Democrats have lost their moral legitimacy to rule; respond by shutting down Congress



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Republican leaders in Congress have rightly noted that Democrats crossed the Rubicon with the wrongful conviction of former President Donald Trump.

Senate Republican Whip John Thune (R-S.D.) said the case was “politically motivated from the beginning.”

Sen. John Cornyn (R-Texas) called the verdict “a disgrace,” and said the trial “should have never happened.” 

House Speaker Mike Johnson (R-La.) said that the court’s decision is “further evidence that Democrats will stop at nothing to silence dissent and crush their political opponents.” 

Anyone paying attention must be profoundly disturbed by what Joe Biden and Democrats are doing to our country. And it is a necessary first step to identify the problem properly through such strongly worded condemnations. But the unlawful prosecution of Trump has left the republic in distress.

It is time for a proportionate response.

Some members of Congress have stepped up with ideas. Sen. Mike Lee (R-Utah) and 12 of his Republican colleagues signed a letter committing to several actions, including using the power of the purse to constrain partisan lawfare, rejecting Biden administration nominees, and stymieing consideration of certain legislation. For his part, House Judiciary Committee Chairman Jim Jordan (R-Ohio) has proposed using the appropriations process to defund politicized prosecutions, rein in abusive federal law enforcement agencies (including Special Counsel Jack Smith) and more.

Others in the movement have good ideas, too. Mike Howell, who serves as the executive director of the Heritage Foundation’s Oversight Project, proposed the creation of a novel special legislative counsel, endowed by the House of Representatives with significant staff and resources to investigate acts of partisan lawfare and election interference, including the authority to issue subpoenas, take depositions, submit criminal referrals to state and local authorities and to use Congress’s inherent contempt and litigation powers to impose accountability. Such an effort would supercharge the House’s oversight function and could be fully funded by the millions of untouched dollars that are available from the shuttering of the January 6 Committee.

These are good ideas that warrant support, but the seriousness and severity of what occurred in New York demands we go even further.

Congress should first pass a resolution declaring to the public that, with the prosecution of their chief political opponent, Biden and the Democratic Party have violated a foundational tenet required for our republic to function, thus forfeiting the moral authority to lead.

Then the House should pass a continuing resolution to fund the government, finalize reauthorization of the National Defense Authorization Act and do whatever else is absolutely necessary to winterize Congress, before declaring the functional end of the Biden presidency and leaving town.

Congress should not spend any more time naming post offices or processing messaging bills that the Senate will never consider anyway. The Senate ought not vote to confirm any more of Biden’s judicial nominees. Our elected representatives should go home, talk with the American people about the dangerous precedent that the Democratic Party has just set and deny this administration any further legitimacy.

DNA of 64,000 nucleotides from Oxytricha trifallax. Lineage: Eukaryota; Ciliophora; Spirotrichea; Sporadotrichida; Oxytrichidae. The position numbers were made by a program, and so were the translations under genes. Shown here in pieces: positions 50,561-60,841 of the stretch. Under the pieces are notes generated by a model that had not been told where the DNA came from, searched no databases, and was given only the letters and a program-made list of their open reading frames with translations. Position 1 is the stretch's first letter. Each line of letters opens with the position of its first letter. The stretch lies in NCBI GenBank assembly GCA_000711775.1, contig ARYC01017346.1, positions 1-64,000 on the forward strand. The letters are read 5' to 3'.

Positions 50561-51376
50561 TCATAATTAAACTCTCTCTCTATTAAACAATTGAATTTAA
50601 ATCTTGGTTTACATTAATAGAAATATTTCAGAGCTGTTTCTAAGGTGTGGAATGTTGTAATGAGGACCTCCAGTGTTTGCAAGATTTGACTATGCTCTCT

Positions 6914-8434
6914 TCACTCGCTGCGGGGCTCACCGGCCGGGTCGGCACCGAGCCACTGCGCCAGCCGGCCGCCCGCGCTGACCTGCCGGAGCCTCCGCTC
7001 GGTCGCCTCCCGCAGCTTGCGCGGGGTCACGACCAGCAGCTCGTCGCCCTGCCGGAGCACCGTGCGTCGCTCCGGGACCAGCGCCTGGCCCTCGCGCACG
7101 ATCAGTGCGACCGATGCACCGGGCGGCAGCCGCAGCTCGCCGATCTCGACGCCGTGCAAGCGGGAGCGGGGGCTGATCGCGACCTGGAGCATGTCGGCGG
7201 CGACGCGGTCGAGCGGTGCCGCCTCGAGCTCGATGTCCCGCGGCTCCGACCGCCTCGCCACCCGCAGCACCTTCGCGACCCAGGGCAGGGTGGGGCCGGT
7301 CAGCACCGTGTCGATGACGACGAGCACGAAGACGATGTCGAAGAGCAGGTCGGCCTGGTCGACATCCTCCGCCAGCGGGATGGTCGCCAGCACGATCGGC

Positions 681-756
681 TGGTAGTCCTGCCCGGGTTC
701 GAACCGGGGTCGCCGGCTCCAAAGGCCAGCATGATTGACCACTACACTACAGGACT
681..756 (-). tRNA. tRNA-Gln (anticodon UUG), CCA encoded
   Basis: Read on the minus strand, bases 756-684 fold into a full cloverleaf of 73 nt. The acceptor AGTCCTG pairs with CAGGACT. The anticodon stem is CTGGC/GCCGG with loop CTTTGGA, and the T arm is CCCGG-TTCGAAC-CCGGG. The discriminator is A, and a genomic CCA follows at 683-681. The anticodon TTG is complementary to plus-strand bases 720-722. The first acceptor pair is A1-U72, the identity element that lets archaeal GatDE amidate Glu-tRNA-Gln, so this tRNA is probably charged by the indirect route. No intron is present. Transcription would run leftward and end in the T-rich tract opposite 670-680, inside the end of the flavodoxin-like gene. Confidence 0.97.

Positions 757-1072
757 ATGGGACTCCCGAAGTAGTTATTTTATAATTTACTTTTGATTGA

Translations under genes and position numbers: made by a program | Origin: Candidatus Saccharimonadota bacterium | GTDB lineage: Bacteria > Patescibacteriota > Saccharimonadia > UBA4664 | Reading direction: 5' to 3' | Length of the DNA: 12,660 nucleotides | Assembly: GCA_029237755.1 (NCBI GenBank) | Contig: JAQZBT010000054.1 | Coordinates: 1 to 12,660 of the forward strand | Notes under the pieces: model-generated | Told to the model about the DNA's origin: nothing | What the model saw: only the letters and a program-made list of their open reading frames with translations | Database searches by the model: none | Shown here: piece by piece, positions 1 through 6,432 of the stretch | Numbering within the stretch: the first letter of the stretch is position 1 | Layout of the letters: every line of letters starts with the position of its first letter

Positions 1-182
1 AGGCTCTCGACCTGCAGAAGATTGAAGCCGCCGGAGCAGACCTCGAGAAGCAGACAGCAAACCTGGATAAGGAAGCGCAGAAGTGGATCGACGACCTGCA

The office of the president, more than any other, is expected to seek the interests of all Americans, no matter whom they voted for or to which political party they belong. As commander in chief over the Armed Forces and chief executive over the Department of Justice, endowed with the power to appoint judges and federal attorneys across the country, the people must believe that their president can be trusted to wield these powers justly.

The Trump prosecution is a nakedly anti-democratic political maneuver outside the bounds of the law. But it’s also a grave violation of the people’s trust. A president worthy of the title would recognize this and demand an end to the investigation and prosecution of Trump. In line with the tradition of Washington, Madison and Jefferson, such a president would declare that the mere appearance of a partisan political prosecution is unbecoming of America and must not be allowed. 

Instead, Joe Biden is actually campaigning on Trump’s conviction in New York. He has endorsed its legitimacy and now seeks to benefit from it.

No member of Congress should buy into the mistaken idea that we can just continue on as usual and wait for the election to resolve this matter. Anyone who isn’t willing to fight now can’t be trusted to fight later, when Trump is re-elected and a new fight for America’s future begins.

This extraordinary act of ending Congress early would be a proportionate response to the unprecedented prosecution of an incumbent president’s political opponent in an election year. Crucially, it would also shift the national discussion to where it belongs: to who we are as a nation and who we aren’t.

The Declaration of Independence begins with the fundamental truth that all men are created equal and endowed by God — not by government — with unalienable rights. The power of government to wield its sword justly — to secure these rights — is derived from the consent of the people. However, when the people believe government has become “destructive of these ends,” and they no longer consent to its rule over them, that government is no longer legitimate.

This is why Biden’s presidency must be declared over — not in order to escalate the political tensions roiling the country, but to temper them. The future of our nation is at stake.

Kevin Roberts, Ph.D., is president of Heritage Action for America.



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